**kwargs to the method signatures? At least has_perm /
has_module_perms seem like possible candidates.
I wonder if we want to do something about allowing easier password
handling in (admin)forms for custom user classes. Currently making an
admin class for your user class is somewhat hard - you need to either
dig out what auth.admin does for the password field or reinvent it
In total this is looking really good, but I can see the need to do
additional polish for some time. Maybe we could take a somewhat
relaxed approach to what constitutes a feature addition when it comes
to this feature? To me it seems there might be something we want to do
about the password forms for example. But, I am not sure we can get
that something done about this by the end of month...
|Re: #3011 - Custom User Models -- Call for final review||Russell Keith-Magee||9/16/12 5:50 AM|
On Sun, Sep 16, 2012 at 8:15 PM, Anssi Kääriäinen
> Creating an admin class for no-added-fields extended user model isI'll take a closer look at this patch; however, see my comments below
about admin integration.
> 'USERNAME_FIELD', …)
Good catch - I've just pushed a fix.
I'm not convinced by this -- at least, not for the permissions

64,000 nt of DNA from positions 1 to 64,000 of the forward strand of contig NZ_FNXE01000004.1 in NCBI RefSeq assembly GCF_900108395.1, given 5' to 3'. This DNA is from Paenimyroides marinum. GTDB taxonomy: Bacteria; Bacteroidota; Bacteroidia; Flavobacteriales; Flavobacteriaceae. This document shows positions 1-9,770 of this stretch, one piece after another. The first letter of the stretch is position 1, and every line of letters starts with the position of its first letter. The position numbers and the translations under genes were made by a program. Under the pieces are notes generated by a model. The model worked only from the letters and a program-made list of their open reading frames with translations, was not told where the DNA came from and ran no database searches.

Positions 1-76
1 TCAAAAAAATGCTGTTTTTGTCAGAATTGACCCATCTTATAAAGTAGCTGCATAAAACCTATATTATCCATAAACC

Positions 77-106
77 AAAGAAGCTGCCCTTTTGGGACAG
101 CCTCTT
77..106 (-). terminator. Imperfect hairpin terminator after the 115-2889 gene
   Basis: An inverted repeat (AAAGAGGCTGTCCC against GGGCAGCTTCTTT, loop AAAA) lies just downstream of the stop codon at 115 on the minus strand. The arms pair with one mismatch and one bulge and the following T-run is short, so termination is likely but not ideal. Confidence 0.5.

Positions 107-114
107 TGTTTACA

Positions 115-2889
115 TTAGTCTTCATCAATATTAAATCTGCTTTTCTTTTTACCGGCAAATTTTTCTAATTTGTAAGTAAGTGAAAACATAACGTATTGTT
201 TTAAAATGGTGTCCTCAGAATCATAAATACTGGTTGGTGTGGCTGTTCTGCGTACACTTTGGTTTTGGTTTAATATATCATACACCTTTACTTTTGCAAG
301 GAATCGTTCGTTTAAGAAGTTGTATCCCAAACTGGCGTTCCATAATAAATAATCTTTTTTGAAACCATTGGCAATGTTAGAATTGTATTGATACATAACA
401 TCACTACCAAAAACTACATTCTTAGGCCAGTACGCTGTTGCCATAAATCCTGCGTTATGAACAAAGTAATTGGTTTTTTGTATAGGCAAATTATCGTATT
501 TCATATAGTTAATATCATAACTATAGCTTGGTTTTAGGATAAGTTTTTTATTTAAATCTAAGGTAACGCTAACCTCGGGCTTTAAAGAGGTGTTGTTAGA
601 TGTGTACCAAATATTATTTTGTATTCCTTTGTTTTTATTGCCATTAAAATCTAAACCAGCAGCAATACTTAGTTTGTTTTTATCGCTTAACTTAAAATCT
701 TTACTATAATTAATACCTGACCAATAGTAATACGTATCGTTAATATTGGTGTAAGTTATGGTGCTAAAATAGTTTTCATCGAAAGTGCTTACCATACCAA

methods. The API for module permissions isn't a new invention -- it's
something that's been part of the auth backend API since pretty much
day 1, and the only modification that has been required is to support
If there's any other API where you think there's room for expansion,
I'm open to discussion.
We could easily hold up this patch on making the admin forms
completely flexible for all possible user models. However, for my
money, we still have a couple of months to nail down any problem areas
in the API, and we'll get more benefit from having this in the trunk
repo and getting more eyeballs looking at it than we will from
endlessly polishing behind the scenes aiming at some Platonic ideal.
However, that said -- even if we don't make any significant changes
between now and 1.5 final, it's now *possible* to write and use a
custom User model that is compatible with admin. That's the big step
IMHO, and the piece that needs to land for the alpha. We can continue
to improve forms and documentation until the 1.5 release, and we can
continue to improve post-release. I'm not denying that there is room
for improvement, but the problems you're talking about are on the
scale of "making difficult things easier", not "making impossible
|Re: #3011 - Custom User Models -- Call for final review||Anssi Kääriäinen||9/16/12 6:13 AM|